The legal pot business -- both medicinal and recreational -- is creating a rare opportunity for commercial real estate investors and owners who can offer the right spot at the right price: theirs.
Greenhouse growers are powering a surge in business for industrial real estate investment trusts (REITs) like Innovative Industrial Properties (NYSE: IIPR), as well as NewLake Capital Partners and GreenAcreage Real Estate, two firms that just announced their own plans to merge.
And now there's the storefront side as state after state legalizes recreational use. It's not easy getting the local go-ahead, though, with zoning restrictions and other barriers standing in the way. But for those who can get it done, the rewards can be, well, high.
"The retail properties can generate sales per square foot comparable to some of your top retail stores in the world," Anthony Coniglio, NewLake's CEO, says in a Wall Street Journal article titled "Land Rush Is On in Four States That Approved Recreational Pot Last Year" [subscription required].
And they can pay a very pretty penny for their space. The WSJ piece cites examples where retail space for legal pot businesses is being leased at twice the normal market rate or more.
"People know they can charge cannabis an absurd amount. It's the new norm," says Patrik Jonsson, northeast regional president for Curaleaf Holdings (OTCMKTS: CURLF), a Canadian operator of dispensaries in 23 states.
A big business promises to get bigger, and soon
More than 30 states have legalized recreational or medical marijuana -- or both -- and more are expected to follow suit. Grand View Research estimates a compound annual growth rate (CAGR) for the cannabis industry of 18% through 2027.
Consumer research specialist IBISWorld says there already are 25,766 medical and recreational marijuana stores in the U.S., and according to Marijuana Business Daily, legal sales are projected to double nationwide to about $37 billion in 2024, Illinois alone, in its first year of legalized recreational use, reported just more than $1 billion in sales.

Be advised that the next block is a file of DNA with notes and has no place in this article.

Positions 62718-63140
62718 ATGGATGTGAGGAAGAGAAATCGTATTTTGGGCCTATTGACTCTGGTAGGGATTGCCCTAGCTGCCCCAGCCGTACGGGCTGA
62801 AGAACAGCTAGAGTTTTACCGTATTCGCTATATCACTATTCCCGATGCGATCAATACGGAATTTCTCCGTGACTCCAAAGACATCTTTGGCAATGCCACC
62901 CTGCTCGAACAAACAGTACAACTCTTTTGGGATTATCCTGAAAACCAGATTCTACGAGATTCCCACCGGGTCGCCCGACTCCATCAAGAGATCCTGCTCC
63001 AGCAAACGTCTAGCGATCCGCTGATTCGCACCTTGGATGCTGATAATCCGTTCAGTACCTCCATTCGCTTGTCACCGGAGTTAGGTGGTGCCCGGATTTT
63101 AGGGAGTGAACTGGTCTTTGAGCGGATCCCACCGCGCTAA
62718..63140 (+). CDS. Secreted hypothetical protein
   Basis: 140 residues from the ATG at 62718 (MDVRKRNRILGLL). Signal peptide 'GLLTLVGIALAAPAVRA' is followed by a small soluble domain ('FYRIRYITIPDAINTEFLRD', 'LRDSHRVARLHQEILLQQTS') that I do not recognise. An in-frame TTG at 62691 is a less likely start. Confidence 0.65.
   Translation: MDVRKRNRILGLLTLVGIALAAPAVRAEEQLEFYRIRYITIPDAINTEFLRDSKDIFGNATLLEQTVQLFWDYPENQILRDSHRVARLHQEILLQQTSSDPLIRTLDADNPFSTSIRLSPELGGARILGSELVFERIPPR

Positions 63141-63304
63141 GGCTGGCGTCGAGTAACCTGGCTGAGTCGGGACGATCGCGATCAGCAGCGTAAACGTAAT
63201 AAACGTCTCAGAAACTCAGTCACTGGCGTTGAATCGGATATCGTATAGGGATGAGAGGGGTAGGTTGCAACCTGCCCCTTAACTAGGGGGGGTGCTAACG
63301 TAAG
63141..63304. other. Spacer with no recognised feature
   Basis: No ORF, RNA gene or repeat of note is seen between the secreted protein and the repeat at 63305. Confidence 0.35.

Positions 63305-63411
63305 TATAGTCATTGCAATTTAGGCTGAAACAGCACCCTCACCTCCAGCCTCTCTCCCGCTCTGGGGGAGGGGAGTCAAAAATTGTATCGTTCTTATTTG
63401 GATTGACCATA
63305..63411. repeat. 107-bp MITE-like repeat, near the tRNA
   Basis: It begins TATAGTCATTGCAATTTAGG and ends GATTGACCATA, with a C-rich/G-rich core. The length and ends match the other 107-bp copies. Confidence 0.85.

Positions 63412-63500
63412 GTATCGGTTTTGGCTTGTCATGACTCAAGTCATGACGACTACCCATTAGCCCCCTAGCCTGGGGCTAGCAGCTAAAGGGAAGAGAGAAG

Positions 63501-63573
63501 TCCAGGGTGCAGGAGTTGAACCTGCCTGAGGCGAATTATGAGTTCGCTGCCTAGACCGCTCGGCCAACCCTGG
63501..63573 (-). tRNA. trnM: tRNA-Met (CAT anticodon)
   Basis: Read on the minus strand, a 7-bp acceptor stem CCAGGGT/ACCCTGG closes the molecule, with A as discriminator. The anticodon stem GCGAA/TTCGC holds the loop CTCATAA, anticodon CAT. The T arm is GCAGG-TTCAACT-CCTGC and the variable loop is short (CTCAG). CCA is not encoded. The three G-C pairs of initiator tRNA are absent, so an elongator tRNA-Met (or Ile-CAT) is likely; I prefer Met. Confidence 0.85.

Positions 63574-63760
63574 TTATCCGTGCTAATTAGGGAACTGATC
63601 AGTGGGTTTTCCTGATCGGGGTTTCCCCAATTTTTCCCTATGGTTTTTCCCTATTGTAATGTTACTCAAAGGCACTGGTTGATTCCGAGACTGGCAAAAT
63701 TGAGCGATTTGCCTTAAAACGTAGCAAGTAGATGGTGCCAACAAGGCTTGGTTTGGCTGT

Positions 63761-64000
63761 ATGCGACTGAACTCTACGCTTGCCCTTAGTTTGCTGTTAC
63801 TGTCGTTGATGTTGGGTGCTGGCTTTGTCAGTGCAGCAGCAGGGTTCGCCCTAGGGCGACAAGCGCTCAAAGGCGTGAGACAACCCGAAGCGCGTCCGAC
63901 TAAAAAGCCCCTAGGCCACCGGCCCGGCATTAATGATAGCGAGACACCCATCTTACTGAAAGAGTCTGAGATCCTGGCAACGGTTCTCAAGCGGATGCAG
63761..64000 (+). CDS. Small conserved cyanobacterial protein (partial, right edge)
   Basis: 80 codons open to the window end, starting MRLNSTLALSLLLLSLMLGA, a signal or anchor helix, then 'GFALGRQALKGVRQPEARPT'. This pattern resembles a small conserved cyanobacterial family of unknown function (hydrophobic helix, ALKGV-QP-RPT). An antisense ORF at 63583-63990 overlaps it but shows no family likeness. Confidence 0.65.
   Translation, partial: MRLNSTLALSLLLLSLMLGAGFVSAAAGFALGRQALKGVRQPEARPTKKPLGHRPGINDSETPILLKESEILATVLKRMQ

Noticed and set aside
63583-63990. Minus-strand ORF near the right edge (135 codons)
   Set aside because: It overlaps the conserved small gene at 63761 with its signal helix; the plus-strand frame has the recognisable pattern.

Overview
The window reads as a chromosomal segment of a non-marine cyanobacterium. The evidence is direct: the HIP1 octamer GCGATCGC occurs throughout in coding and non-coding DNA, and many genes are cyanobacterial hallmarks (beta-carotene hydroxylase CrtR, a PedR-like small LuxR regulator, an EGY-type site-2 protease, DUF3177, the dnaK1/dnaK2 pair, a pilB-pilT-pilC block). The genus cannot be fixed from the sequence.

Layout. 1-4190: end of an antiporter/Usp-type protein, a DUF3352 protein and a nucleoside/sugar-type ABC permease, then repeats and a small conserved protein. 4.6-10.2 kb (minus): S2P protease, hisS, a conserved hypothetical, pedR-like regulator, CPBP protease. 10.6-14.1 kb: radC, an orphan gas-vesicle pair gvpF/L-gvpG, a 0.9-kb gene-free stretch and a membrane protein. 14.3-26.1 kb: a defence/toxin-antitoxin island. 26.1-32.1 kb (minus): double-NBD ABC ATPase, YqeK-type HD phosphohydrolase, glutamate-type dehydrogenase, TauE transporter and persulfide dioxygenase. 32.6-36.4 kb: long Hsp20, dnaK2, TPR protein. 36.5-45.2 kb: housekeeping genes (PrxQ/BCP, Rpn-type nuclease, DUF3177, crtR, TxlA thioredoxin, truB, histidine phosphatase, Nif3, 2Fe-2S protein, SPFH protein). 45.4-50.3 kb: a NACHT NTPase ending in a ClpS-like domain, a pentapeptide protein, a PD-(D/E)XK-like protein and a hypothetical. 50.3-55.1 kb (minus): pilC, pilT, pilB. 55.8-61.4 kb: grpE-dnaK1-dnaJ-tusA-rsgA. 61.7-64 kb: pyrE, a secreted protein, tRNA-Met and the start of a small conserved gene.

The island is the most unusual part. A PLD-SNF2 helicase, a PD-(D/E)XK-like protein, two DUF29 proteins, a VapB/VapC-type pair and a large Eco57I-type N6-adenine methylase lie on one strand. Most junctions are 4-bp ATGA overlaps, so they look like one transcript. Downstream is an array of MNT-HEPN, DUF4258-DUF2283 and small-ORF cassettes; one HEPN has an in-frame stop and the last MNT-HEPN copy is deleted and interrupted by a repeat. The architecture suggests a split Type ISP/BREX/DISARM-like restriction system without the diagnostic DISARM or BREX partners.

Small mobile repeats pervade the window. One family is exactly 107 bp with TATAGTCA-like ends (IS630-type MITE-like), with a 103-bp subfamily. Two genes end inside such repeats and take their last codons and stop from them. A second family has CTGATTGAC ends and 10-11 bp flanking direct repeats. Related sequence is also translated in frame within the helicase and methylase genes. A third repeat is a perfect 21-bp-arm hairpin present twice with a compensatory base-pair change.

And one very big enchilada -- the state of New York -- is about to join the party.
"We're still seeing demand just at the very beginning for this industry," NewLake's Coniglio said in the WSJ article. (Check out this Motley Fool deep dive with Coniglio for more on that topic.)
The Millionacres bottom line: Supply > demand = opportunity
If the federal government legalizes the stuff, that should only unleash more positive market forces, further fueling the 21st-century version of reefer madness. That's not a given, though.
While such legislation has passed in the House before, and could well again this year, its fate in the Senate is far less certain. Plus, President Joe Biden is no fan of legal pot, and his White House has notably already fired staff for prior use.
So, illegal marijuana sales still far outpace legal sales, even where pot is legal, but the legal side is a big market that shows signs of just beginning to get much bigger, and quickly.
The opportunities are diverse, with warehouse space and storefronts already in demand, and maybe even the emergence of tavern districts that now provide a hip place to drink accommodating some legal weed, too. It's not a thing now, but that seems like a reasonable possibility as one more way marijuana legalization can affect the CRE landscape.
And that means real opportunity for property owners who can navigate the maze of legal and financing restrictions to provide entrepreneurs the room to roam this new CRE frontier.